March 4, 2008 at 2:44 pm |
  33. Patricia

    Hopefully the Independents & real thinking Republicans have come to the same conclusion that the Democrats have: ANYBODY BUT A REPUBLICAN AS PRESIDENT!!!!

    March 4, 2008 at 2:46 pm |
  34. mikeytherhino

    America Doesn’t Like what it’s seen from it’s politicians the last few years, and are hell bent on changing it. When things are going fine, no one wants change, and less people come out to vote. Things are less then fine, so, Higher Turnout. Simple.

    The Economy is falling apart and that Bungling buffoon of a president on the outs, so people see this as a Chance to Change up all the things that have gone so horribly wrong the past 7 years.

    Mike From Staten Island, New York

    March 4, 2008 at 2:46 pm |
  35. Terry, Chandler AZ

    The reason voters are turning out in such large numbers Jack is that we are "Mad as hell and are not going to take this anymore!" All brought on by the feckless Bush administration and an ignoble congress. It's time for changes Jack. Major changes! This election is the first step to make those changes.

    March 4, 2008 at 2:47 pm |
  36. Mansoor from Enfield, CT

    The answer is simple Jack – voters are fed up with the fear mongering, they are disgusted with Republicans, they've been lied to by a failing administration that promised the world and produced nothing, but mostly people want a fresh start, and to regain control of the country so it is not left in the reckless hands of the Republicans. I spoke to a guy who has never voted Democrat in his life and is for Obama. What does that tell you?

    March 4, 2008 at 2:48 pm |
  37. Stephen

    One word: Obamania

    March 4, 2008 at 2:48 pm |
  38. Mike

    The record turnout is coming from Hillary Clinton voters making sure people like you do not influence these primaries with your Pro-Obama rhetoric. How do you like you candidate now, Cafferty?

    Hillary for President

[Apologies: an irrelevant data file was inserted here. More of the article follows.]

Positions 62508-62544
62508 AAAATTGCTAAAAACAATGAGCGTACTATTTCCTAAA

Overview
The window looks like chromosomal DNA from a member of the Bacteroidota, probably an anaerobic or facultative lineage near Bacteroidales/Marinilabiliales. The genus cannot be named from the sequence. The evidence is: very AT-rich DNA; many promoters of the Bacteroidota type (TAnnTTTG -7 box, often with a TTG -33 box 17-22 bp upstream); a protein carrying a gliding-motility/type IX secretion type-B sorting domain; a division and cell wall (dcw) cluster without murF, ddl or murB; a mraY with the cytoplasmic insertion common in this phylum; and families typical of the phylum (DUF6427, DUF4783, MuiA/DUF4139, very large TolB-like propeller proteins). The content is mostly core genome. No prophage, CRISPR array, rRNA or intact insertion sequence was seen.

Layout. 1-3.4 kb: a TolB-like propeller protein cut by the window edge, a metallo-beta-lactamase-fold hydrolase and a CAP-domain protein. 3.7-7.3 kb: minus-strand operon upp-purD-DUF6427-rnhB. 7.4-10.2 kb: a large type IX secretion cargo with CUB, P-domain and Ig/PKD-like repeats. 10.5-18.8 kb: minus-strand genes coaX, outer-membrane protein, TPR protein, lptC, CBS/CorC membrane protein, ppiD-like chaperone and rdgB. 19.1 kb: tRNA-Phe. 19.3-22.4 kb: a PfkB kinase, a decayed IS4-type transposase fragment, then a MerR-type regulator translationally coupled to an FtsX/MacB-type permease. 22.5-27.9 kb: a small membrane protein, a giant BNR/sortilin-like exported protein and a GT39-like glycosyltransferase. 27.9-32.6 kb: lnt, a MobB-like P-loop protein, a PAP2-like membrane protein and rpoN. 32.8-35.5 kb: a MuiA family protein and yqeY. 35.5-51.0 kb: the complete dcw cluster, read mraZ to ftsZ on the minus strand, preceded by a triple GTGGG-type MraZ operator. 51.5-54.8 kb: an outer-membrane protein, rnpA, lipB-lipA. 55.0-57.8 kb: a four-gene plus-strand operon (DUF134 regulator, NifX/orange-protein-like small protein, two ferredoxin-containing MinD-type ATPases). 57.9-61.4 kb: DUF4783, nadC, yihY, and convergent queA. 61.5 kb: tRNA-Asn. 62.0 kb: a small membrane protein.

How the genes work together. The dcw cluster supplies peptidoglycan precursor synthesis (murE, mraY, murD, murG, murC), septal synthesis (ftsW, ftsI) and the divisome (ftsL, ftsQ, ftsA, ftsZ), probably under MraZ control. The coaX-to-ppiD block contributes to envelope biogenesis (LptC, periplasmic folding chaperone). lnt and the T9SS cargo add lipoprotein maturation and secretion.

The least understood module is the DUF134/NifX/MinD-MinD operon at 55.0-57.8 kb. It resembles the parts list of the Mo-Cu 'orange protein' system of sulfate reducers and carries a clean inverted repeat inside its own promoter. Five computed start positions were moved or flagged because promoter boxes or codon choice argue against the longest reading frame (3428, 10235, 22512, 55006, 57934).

March 4, 2008 at 2:49 pm |
  39. tco in Hanover, Virginia


    March 4, 2008 at 2:49 pm |
  40. Kevin- Webster, MA

    Barack Obama has done more to get out the voter than any other canidate.

    March 4, 2008 at 2:50 pm |
  41. Mel TX

    This is the opportunity to set this country in the right direction, and it's needed right now. I'm a life-long Republican who's cast an early vote in the Democratic primary in Texas and will attend the caucus tonight.

    March 4, 2008 at 2:50 pm |
  42. Joe in DE

    Massive dissatisfaction with the way things are going and lack o responseness of Bush & the Congress..

    March 4, 2008 at 2:50 pm |
  43. Ed H., San Diego, CA

    Possibly the same cause that is generating record attendance to One –and just to that One - candidate's rallies.

    March 4, 2008 at 2:50 pm |
  44. Tom Beene

    One letter – W.

    We've had enough.

    March 4, 2008 at 2:51 pm |
  45. Jennifer Adams

    Long Island, NY

    Because the Bush administration has been reprehensible and irresponsible, and MAYBE we finally have a chance to do something about it, since no one in government had the balls to impeach him.

    March 4, 2008 at 2:51 pm |
  46. Narayan

    This is about the beltway insider vs. the outsiders.
    This is about lobbyist vs. people.
    This time people think they can win,
    so there is such a turnout.

    March 4, 2008 at 2:51 pm |
  47. Helen , Fort Lawn SC

    After 9/11 Americans woke up. Then we fell back to sleep. Looks like the Sleeping Giant heard the final alarm clock ring.

    Enough of the fighting and name calling. Americans want leaders who may actually get something done for the good of the country.

    Maybe the rush to vote and have a voice actually will wake our politicians up forcing them to work for us.

    It is about time.

    March 4, 2008 at 2:51 pm |
  48. Jimmy Alderson

    I've never voted in a primary before this one, but then again I've never been this jazzed about a candidate. I have both Obama Fever and Clintonitis. I see this as a chance to take power out of the hands of the lobbysits and put it back in the hands of the people.